anonymous
  • anonymous
let's say we have a function F(y(t),t)=y*G(t) the partial derevative of F with respect to t is y*dG/dt or dy/dt*G+dG/dt*y I would really apreciate an explanation
Mathematics
  • Stacey Warren - Expert brainly.com
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SOLVED
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schrodinger
  • schrodinger
I got my questions answered at brainly.com in under 10 minutes. Go to brainly.com now for free help!
anonymous
  • anonymous
option 2
anonymous
  • anonymous
since both are function of t!
abb0t
  • abb0t
\[F(y(t), t) = y \times G(t)\] ?

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anonymous
  • anonymous
yes
abb0t
  • abb0t
\[\frac{ ∂G }{ ∂t }\]
anonymous
  • anonymous
yes
anonymous
  • anonymous
if both G and Y are function of t.. then you have to use the product rule!
anonymous
  • anonymous
mashy our teacher used the first one in determining the solution of a differential equation of first order that's what makes me crazy
anonymous
  • anonymous
no he mentioned its a function of time see the question!!
anonymous
  • anonymous
y is a function of time
anonymous
  • anonymous
Then Y must be independent of t... !!
abb0t
  • abb0t
stop yelling @ me!! Ur hurting my feelings, bro :'(
anonymous
  • anonymous
awww.. come here you !!
anonymous
  • anonymous
-_-
anonymous
  • anonymous
wow i get a medol and abbot gets none.. yay yay :P
anonymous
  • anonymous
who the hell gave u a medal i think your answer is wrong man here we're talking about partial derevative which is diffrent from derevating everything with respect to t
anonymous
  • anonymous
Is it the partial derivative of \[ F(u, t) \]Or of \[ F(y(t),t) \]?
anonymous
  • anonymous
the second one bro partial derevative with respect to t
anonymous
  • anonymous
Well it was ambiguous, and \(F(u, t) \neq F(y(t),t)\)
anonymous
  • anonymous
and so ?
anonymous
  • anonymous
if both functions are time dependent.. then really there is no difference between partial and normal derivatives.. HELL why would you even DO a partial derivative doesn't even make any sense :-/
anonymous
  • anonymous
-_- it makes sense when u'r solving a diferential equation of first order first you find F(y,t) then you derevative partially with respect to y or t and force it to be equal to the equation you have left so yeh u need a partial derevative
anonymous
  • anonymous
give me a differential equation!!
anonymous
  • anonymous
Like @Mashy is saying, \(F(y(t),t)\) doesn't have a partial derivative because it is not a multiple variable function. It's the OUTPUT of \(F(u, t)\) which happens to be a single variable function.
abb0t
  • abb0t
well, that escalated quickly.
anonymous
  • anonymous
lol :D
anonymous
  • anonymous
M(y,t)dt+N(y,t)dy=0 where M=df/dt and N=df/dy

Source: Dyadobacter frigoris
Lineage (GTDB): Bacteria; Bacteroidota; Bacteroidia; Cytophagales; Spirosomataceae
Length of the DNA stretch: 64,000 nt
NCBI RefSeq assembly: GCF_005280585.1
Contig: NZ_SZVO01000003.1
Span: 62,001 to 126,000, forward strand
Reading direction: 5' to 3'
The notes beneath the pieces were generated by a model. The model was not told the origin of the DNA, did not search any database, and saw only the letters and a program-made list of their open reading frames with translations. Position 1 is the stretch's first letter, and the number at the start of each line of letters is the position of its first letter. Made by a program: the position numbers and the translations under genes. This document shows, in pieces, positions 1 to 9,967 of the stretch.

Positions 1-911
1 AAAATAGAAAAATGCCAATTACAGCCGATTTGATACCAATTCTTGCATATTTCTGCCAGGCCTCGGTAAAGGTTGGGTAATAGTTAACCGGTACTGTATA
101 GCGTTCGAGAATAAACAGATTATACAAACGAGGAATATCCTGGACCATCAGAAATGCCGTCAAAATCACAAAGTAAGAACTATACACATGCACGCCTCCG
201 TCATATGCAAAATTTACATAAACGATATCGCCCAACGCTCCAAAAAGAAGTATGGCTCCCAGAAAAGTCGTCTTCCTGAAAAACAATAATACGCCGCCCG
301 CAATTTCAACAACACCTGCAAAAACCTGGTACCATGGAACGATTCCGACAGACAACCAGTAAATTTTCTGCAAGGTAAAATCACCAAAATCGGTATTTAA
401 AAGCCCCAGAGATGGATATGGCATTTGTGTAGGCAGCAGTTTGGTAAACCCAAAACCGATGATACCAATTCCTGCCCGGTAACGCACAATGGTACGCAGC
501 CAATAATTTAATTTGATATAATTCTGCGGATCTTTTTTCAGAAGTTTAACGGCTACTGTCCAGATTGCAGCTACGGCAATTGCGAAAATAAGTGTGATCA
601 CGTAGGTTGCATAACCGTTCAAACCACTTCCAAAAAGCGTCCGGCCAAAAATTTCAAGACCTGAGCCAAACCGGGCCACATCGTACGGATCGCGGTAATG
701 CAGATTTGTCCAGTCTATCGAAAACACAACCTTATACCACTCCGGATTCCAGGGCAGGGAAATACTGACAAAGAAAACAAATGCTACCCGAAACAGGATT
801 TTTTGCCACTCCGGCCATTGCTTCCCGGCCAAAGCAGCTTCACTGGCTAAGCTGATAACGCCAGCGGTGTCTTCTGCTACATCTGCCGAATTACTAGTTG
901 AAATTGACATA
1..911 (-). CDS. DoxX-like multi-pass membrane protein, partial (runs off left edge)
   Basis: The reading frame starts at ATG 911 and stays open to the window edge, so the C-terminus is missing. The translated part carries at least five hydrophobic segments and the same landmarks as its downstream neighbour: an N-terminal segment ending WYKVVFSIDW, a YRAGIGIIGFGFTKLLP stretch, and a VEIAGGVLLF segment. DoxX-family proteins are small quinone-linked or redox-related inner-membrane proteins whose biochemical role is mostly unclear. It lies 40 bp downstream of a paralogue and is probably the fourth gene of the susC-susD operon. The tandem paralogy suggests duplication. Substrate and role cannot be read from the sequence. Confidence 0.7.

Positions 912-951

abb0t
  • abb0t
Whoa, now we're doing ODE's?
anonymous
  • anonymous
thats called as EXACT FORM right?
abb0t
  • abb0t
Correct, Mashy :)
anonymous
  • anonymous
wio i didnt catch up with what you said i mean here we got 2 variable well not two variables y is a function of time and hell
anonymous
  • anonymous
well then in that.. case.. i have forgetting how to do it :D
abb0t
  • abb0t
This is escalating too damn quickly.
anonymous
  • anonymous
it's like i have holes in mathematics so when i advance i fall into some of them
anonymous
  • anonymous
holes in mathematics.. lol funny :D
anonymous
  • anonymous
Can you give us \(M, N\)?
anonymous
  • anonymous
he already mentioned.. df/dy and df/dt!
abb0t
  • abb0t
Well, you want to find the PD for either M or N first. I think it's ∂M/∂x and ∂N/∂y ?
anonymous
  • anonymous
it doesn't matter what M and N are the only restriction is that M and N are the partial derevatives of a certain function F(y,t)
anonymous
  • anonymous
wow i did this 4 years back!! ..
anonymous
  • anonymous
so i don't remember much :-/
anonymous
  • anonymous
sadly
abb0t
  • abb0t
Well, you have to check that they are exact first for this to work.
abb0t
  • abb0t
Otherwise, you are wasting time trying to do furhter work than is necessary.
anonymous
  • anonymous
\[ \begin{array}{rcl} M(y,t)dt+N(y,t)dy &=& 0 \\ M(y,t)dt &=& -N(y,t)dy \end{array} \] I would try integrating \(M\) with respect to \(t\) and then differentiating with respect to \(y\).
anonymous
  • anonymous
wait can i post a picture ?
anonymous
  • anonymous
yup i can wait
anonymous
  • anonymous
1 Attachment
anonymous
  • anonymous
really?!? of yourself?? we are in the middle of math here!
anonymous
  • anonymous
here check tht
anonymous
  • anonymous
i'm too handsome :p
anonymous
  • anonymous
so i have heard :P
anonymous
  • anonymous
i mean .. i did.. just now :P.. from you!!
anonymous
  • anonymous
so any idea about what i posted?
abb0t
  • abb0t
What it looks like you're trying to do in that step is find a integrating factor to make the solution exact?
anonymous
  • anonymous
yup
anonymous
  • anonymous
wait wait wait we found the integrating factor we're in the middle of finding F
anonymous
  • anonymous
see where's the arrow pointing
abb0t
  • abb0t
I'm not quite sure what you did there, I'm used to doing it a different method..
anonymous
  • anonymous
tht's the teacher's doing not me :3
anonymous
  • anonymous
oh well i'm off now i'll check again after half an hour or so thanks ppl
anonymous
  • anonymous
i'm back people any news,

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